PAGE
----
I’ve sold a new article to the Norwich Record, titled Out of the Ashes: How an Irish Episcopal Priest Saved Norwich University. This was one of the projects that I was working on last fall, and shortly after the start of the New Year, I submitted my final draft. The research phase was interesting: going through archives and piecing together a rather interesting and diverse man that was a central, but forgotten figure in Norwich University and local Vermont history.
When assigned to this project, I was a little skeptical: what exactly were the links between the Episcopal Church and how would something like this be relevant to today’s reader and Norwich alum? After reading up on Bourns, it became clear that there are some interesting things that he has to teach us today.
Out of the Ashes: How an Irish Episcopal Priest Saved Norwich University
The year 1866 was a pivotal one for Norwich. In March, a fire destroyed the school’s primary building—the Old South Barracks—and the University’s future lay in jeopardy. The disaster represented the biggest challenge to date in Reverend Edward Bourns’ tenure as president, a career that had shepherded the young school through fifteen years of adversity, including hostilities from the citizens of Norwich and Hanover, crippling debt, and four years of civil war. Yet, under the immensely popular Irishman’s steadfast guidance and vision, the University would not only survive, but thrive.
NO ORDINARY MAN
Reverend Edward Bourns was well-equipped to run a college. A learned man, he not only held the office of president, but served on the faculty, teaching ancient languages and moral sciences. An ordained Episcopal priest, he held religious services on Sundays.
The reverend’s lack of military training in no way hindered his leadership abilities. Described by Adelbert Dewey as “a man of peace by profession, better versed in canon law than cannon balls,” he had nevertheless acquired “the swinging stride of the modern soldier.” An insatiable reader renowned for his “incisive and delicate wit,” it became a saying among the cadets “that no one could enter the doctor’s rooms on the briefest of errands and not depart wiser than he came.” An imposing presence at six foot two, Rev. Bourns was respected by all, and perfectly suited—both as a shrewd administrator and genial leader—to steer Norwich safely through perilous times.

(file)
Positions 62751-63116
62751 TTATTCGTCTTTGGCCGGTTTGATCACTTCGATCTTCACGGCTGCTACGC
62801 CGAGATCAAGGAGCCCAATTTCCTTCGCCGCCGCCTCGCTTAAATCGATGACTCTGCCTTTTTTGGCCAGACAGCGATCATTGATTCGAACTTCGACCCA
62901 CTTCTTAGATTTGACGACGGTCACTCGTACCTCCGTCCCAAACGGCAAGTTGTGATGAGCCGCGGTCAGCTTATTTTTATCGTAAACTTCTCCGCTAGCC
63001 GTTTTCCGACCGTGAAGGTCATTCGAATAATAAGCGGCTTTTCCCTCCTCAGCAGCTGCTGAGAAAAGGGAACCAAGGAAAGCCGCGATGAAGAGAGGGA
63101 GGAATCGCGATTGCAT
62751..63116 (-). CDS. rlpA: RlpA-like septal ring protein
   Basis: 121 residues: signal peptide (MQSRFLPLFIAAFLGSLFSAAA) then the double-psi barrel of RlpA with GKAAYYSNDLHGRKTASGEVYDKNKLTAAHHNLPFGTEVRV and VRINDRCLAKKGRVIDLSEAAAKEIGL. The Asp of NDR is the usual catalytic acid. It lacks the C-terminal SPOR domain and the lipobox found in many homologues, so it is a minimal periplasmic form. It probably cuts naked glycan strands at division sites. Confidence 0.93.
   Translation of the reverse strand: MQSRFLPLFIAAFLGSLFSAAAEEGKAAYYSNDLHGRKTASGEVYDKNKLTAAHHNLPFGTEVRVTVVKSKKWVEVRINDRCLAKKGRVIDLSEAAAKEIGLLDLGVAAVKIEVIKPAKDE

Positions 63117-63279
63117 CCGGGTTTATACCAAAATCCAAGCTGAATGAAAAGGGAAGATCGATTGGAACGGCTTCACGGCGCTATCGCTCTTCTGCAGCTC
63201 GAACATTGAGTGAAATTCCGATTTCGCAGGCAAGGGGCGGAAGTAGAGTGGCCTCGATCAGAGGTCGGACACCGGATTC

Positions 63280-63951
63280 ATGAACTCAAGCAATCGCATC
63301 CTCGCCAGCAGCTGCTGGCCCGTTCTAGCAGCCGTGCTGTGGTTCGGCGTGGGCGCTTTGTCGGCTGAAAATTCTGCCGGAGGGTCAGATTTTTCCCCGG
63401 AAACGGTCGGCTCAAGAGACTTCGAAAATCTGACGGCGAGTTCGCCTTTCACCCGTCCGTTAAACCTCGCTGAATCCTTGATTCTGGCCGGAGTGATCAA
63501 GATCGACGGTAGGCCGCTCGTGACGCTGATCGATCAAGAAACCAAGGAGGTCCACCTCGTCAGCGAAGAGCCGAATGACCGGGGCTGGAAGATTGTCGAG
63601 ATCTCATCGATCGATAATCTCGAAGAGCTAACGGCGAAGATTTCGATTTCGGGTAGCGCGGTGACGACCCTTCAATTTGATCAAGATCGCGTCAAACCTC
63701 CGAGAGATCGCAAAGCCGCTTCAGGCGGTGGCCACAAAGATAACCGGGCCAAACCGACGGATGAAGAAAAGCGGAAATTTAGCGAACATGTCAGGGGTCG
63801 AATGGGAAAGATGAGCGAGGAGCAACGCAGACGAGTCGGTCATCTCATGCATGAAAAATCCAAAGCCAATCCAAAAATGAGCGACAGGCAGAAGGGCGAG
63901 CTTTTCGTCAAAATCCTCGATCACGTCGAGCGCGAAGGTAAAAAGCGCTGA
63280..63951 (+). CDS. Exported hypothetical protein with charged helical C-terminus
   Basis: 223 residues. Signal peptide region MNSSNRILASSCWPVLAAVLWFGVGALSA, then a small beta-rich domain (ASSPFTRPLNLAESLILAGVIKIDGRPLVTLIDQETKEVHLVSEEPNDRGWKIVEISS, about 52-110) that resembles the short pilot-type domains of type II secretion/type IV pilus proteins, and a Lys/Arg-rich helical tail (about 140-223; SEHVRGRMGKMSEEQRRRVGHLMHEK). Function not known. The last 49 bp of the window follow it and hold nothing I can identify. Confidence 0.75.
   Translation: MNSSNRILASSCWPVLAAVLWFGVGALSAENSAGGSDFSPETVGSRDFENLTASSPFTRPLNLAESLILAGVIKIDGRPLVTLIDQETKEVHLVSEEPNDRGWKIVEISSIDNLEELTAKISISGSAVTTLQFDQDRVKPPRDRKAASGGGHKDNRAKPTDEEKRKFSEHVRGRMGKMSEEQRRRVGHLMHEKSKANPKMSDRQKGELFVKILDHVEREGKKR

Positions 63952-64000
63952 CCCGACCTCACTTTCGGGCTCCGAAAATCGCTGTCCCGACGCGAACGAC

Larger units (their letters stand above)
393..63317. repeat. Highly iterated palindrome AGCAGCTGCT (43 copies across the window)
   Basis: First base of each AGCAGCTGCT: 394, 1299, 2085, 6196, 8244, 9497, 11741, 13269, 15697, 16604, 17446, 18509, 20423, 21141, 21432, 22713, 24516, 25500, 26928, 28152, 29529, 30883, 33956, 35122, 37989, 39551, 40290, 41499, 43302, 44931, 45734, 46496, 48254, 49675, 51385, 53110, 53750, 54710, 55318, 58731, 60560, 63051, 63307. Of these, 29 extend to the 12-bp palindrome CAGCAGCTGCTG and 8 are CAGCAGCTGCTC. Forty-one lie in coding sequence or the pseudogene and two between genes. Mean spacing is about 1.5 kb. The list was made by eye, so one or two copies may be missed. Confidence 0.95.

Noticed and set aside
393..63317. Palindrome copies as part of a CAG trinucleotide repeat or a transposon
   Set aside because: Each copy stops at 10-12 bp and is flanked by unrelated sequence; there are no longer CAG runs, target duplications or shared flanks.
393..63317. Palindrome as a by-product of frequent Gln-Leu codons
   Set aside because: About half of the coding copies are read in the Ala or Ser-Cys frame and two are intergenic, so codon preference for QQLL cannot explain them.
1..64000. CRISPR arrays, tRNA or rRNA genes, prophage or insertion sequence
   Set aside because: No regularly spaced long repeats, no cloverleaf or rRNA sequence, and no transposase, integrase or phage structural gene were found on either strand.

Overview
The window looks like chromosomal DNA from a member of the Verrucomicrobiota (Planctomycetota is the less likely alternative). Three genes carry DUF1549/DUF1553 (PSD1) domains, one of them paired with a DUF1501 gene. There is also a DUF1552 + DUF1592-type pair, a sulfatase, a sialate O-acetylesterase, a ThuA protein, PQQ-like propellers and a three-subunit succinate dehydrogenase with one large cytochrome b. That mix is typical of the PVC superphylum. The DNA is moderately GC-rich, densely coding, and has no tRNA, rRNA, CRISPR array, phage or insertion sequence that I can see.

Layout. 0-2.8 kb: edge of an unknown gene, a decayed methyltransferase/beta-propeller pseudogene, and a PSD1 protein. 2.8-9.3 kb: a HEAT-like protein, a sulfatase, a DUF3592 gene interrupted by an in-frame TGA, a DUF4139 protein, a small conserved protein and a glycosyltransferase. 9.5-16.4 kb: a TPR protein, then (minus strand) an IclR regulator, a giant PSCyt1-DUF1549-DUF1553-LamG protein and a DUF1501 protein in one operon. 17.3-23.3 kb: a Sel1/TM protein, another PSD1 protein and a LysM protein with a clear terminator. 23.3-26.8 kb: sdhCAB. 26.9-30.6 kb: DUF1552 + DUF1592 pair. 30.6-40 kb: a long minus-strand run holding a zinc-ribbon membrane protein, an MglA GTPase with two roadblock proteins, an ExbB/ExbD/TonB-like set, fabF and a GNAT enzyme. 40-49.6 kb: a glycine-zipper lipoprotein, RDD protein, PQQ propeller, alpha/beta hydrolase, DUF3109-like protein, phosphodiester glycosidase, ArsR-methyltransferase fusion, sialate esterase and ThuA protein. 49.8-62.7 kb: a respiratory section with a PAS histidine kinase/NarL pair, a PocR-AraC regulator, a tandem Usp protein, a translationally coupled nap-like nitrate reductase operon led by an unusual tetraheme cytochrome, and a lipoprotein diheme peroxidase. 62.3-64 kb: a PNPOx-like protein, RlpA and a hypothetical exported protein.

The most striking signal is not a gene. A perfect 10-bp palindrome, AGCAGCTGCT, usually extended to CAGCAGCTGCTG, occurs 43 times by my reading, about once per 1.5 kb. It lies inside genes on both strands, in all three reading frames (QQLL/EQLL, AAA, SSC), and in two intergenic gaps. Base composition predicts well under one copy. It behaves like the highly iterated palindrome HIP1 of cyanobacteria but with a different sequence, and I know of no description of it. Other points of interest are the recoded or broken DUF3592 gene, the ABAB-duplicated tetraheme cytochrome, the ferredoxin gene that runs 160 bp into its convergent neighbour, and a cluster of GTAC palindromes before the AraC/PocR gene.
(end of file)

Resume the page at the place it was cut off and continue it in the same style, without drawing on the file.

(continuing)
Born October 29, 1801, in Dublin, Ireland, Bourns entered Trinity College in 1823, but put his education on hold to serve as a private tutor, completing his degree a decade later. Ellis’ History of Norwich University describes him as “a man of learning and acumen,” and at Dublin he won numerous book prizes for scholastic achievement.
From Dublin he moved to London, where he engaged his skills as a writer and reviewer, working alternately in the publishing industry and as a teacher. In 1837, he journeyed across the Atlantic to the United States, where he became acquainted with a fellow Irishman, the Reverend William DeLaney, Provost of Pennsylvania University. Shortly after, Bourns followed Reverend DeLaney (now the Bishop of Western New York) to Geneva, where he enrolled at Hobart College, earning his MA and becoming an adjunct classics professor. By 1841, having received his LLD from Hobart, he was ordained Deacon of Geneva’s Trinity College. Four years later, after a short stint as a fully ordained priest, Dr. Bourns resigned his professorship at Hobart and left for Brooklyn, N.Y., where he taught ancient languages for five years.
You can read the full article here.